navitron
 
Renewable Energy and Sustainability Forum
Welcome, Guest. Please login or register.

Login with username, password and session length
News: Anyone wishing to register as a new member on the forum is strongly recommended to use a "proper" email address. Following continuous spam/hack attempts on the forum, "disposable" email addresses like Gmail, Yahoo and Hotmail tend to be viewed with suspicion, and the application rejected if there is any doubt whatsoever
 
Recent Articles: Navitron Partners With Solax to Help Create A More Sustainable Future | Navitron Calls for Increased Carbon Footprint Reduction In Light of Earth Overshoot Day | A plea from The David School - Issue 18
   Home   Help Search Login Register  
Pages: [1]   Go Down
  Print  
Author Topic: Another seawater hydro storage system?  (Read 145 times)
AndrewE
Sr. Member
****
Offline Offline

Posts: 427


« on: February 22, 2021, 01:01:55 PM »

This isn't new, but when I looked up the Japanese sea-water pumped hydro I noticed on the Wikipedia page (https://en.wikipedia.org/wiki/Pumped-storage_hydroelectricity) an item about submerged spheres.
Quote
In March 2017 the research project StEnSea (Storing Energy at Sea) announced their successful completion of a four-week test of a pumped storage underwater reservoir. In this configuration a hollow sphere submerged and anchored at great depth acts as the lower reservoir, while the upper reservoir is the enclosing body of water. Electricity is created when water is let in via a reversible turbine integrated into the sphere...(snip)...
The challenge of designing salt water pumped storage in this underwater configuration brings a range of advantages:

    No land area is required,
    No mechanical structure other than the electrical cable needs to span the distance of the potential energy difference,
    In the presence of sufficient seabed area multiple reservoirs can scale the storage capacity without limits,
    Should a reservoir collapse, the consequences would be limited apart from the loss of the reservoir itself,
    Evaporation from the upper reservoir has no effect on the energy conversion efficiency,
    Transmission of electricity between the reservoir and the grid can be established from a nearby offshore wind farm limiting transmission loss and obviating the need for onshore cabling permits.
I disagree with the second bullet: it seems to me that this can only work if the sphere is open to the atmosphere, which means a rigid vertical breather pipe (i.e. able to withstand the crushing force at the full depth) the whole distance up to the surface, and able to stay safe in all weathers and not get flooded.  They surely can't have planned to operate it against a vacuum can they?
I don't remember reading about anything like this before, maybe they realised that the need for a breather is the hurdle that can't be jumped.
A
Logged
Stig
Hero Member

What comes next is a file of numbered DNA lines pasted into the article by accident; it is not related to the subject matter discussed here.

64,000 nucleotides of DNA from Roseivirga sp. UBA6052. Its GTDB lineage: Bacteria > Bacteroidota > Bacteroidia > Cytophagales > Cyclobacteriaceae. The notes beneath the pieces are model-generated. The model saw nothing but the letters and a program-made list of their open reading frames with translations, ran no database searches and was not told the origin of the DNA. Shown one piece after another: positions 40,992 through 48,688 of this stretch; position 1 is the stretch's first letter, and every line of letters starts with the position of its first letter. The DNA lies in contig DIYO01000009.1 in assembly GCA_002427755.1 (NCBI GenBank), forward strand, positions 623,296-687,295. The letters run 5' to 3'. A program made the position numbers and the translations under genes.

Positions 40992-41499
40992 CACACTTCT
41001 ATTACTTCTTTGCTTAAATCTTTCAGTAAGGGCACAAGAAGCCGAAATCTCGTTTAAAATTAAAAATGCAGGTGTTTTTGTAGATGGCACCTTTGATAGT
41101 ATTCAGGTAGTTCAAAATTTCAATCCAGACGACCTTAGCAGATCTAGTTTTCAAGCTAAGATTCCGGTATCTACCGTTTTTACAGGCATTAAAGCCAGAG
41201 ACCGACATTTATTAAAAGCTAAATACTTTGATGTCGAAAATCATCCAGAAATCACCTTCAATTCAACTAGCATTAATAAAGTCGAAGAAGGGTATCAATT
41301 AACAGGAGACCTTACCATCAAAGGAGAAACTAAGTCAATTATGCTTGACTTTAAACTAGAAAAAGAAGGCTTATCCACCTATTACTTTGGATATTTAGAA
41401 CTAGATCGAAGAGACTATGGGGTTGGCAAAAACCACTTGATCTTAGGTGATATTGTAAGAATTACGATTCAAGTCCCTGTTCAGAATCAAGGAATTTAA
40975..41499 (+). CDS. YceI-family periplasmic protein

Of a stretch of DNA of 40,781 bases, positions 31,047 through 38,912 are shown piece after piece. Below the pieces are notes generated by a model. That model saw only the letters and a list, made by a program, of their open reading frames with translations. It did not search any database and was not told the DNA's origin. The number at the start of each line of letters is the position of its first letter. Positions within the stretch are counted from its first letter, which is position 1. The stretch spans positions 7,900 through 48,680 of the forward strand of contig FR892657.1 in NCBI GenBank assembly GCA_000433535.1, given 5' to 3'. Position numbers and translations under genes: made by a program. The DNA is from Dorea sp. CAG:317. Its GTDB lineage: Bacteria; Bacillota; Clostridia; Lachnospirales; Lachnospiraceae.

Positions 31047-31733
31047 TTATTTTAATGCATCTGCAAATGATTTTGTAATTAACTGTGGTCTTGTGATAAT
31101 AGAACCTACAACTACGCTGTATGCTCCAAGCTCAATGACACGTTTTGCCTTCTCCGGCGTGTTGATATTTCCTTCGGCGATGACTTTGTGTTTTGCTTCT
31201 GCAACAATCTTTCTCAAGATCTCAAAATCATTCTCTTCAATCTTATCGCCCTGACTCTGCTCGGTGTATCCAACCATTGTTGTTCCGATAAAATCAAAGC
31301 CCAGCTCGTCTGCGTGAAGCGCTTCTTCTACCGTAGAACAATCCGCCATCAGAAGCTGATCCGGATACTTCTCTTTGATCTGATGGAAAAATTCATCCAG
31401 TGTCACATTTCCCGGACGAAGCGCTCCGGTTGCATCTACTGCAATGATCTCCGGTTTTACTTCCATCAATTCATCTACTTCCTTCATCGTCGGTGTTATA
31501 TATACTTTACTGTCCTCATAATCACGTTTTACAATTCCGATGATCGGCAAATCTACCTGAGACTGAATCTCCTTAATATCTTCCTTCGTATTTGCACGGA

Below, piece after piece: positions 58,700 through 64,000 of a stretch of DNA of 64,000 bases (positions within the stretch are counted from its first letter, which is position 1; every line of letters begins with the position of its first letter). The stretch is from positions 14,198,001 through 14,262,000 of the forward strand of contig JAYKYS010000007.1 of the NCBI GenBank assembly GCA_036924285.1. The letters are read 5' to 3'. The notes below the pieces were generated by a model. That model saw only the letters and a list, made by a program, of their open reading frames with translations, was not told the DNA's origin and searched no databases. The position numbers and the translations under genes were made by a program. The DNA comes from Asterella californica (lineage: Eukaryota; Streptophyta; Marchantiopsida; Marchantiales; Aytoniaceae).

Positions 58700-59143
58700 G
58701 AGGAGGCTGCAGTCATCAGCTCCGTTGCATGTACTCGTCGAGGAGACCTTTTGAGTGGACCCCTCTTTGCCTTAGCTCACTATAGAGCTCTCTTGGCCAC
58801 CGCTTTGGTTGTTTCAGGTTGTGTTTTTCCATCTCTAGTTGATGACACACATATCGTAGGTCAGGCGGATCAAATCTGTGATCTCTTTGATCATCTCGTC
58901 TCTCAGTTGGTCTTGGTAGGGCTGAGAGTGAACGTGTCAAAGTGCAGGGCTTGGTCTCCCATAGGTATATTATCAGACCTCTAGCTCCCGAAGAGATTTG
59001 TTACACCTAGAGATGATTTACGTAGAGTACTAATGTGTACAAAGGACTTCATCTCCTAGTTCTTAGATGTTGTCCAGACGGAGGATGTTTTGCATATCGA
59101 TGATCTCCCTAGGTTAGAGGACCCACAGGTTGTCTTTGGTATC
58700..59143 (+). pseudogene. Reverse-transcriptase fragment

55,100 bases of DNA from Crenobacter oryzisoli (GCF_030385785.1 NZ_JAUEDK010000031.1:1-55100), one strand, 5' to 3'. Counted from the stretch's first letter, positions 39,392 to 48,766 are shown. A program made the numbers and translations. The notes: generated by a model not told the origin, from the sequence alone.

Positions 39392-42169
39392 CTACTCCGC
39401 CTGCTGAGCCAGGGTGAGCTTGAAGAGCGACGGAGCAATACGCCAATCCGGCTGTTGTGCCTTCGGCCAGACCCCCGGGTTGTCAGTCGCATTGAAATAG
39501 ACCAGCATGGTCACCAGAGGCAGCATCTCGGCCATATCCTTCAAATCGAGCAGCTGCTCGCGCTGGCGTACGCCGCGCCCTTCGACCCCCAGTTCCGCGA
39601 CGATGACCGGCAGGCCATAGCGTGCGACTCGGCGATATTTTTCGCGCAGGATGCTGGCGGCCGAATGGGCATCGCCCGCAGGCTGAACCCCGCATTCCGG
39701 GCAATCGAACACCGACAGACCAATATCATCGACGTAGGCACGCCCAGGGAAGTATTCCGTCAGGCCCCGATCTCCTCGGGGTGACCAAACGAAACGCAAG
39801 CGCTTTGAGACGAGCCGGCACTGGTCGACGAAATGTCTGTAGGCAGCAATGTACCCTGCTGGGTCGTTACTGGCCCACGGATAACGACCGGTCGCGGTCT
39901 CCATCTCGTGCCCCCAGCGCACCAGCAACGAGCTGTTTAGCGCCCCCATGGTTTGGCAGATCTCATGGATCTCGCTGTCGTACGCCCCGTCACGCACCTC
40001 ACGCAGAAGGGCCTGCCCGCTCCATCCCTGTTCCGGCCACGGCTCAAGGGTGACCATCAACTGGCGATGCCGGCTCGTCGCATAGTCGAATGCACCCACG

*****
Offline Offline

Posts: 524


« Reply #1 on: February 22, 2021, 01:33:15 PM »

Maybe they don't need a breather pipe.  If the sphere were 10m below sea level then letting in water would half fill it as the air would be compressed to 2 atmospheres, the water could then be pumped out until the inside is dry (i.e. empty of water but full of air) again.

At 20m depth you'd get it 2/3 full of water and the air at 3atm etc.
Logged
Ted
Global Moderator
Hero Member
*****
Offline Offline

Posts: 3965



« Reply #2 on: February 22, 2021, 01:39:25 PM »

https://regridintegrationindia.org/wp-content/uploads/sites/14/2019/12/9A_4_RE_India19_109_presentation_Ernst_Bernhard.pdf

This looks like the spheres are only ever going to be half-full of water, and half air. Presumably the air is compressed when water is allowed in under sea-pressure and then expands again when the water is pumped out.  The full size spheres are/were planned to be 500-700 m deep.

Claims 75-85% efficiency as well.
Logged

Volunteer moderator, retired electrician, ex-smallholder
AndrewE
Sr. Member
****
Offline Offline

Posts: 427


« Reply #3 on: February 22, 2021, 02:52:26 PM »

Thanks for digging that out.  It's an interesting idea...  I would guess that the forseeable failure mode is when the air has eventually all dissolved in the water.  Don't "cushioning" air cylinders on hydraulic ram outputs have valves top and bottom so that you can drain them down?  Maybe their maintenance plan would be to lift the spheres periodically and drain them right down while servicing the turbines.
I wonder whether a diaphragm (as in our pressurised primary solar tube circuits) would do the job instead?
A
« Last Edit: February 22, 2021, 05:59:59 PM by AndrewE » Logged
Pages: [1]   Go Up
  Print  
 
Jump to:  

Powered by MySQL Powered by PHP Powered by SMF 1.1.20 | SMF © 2013, Simple Machines
SMFAds for Free Forums
Simple Audio Video Embedder
Valid XHTML 1.0! Valid CSS!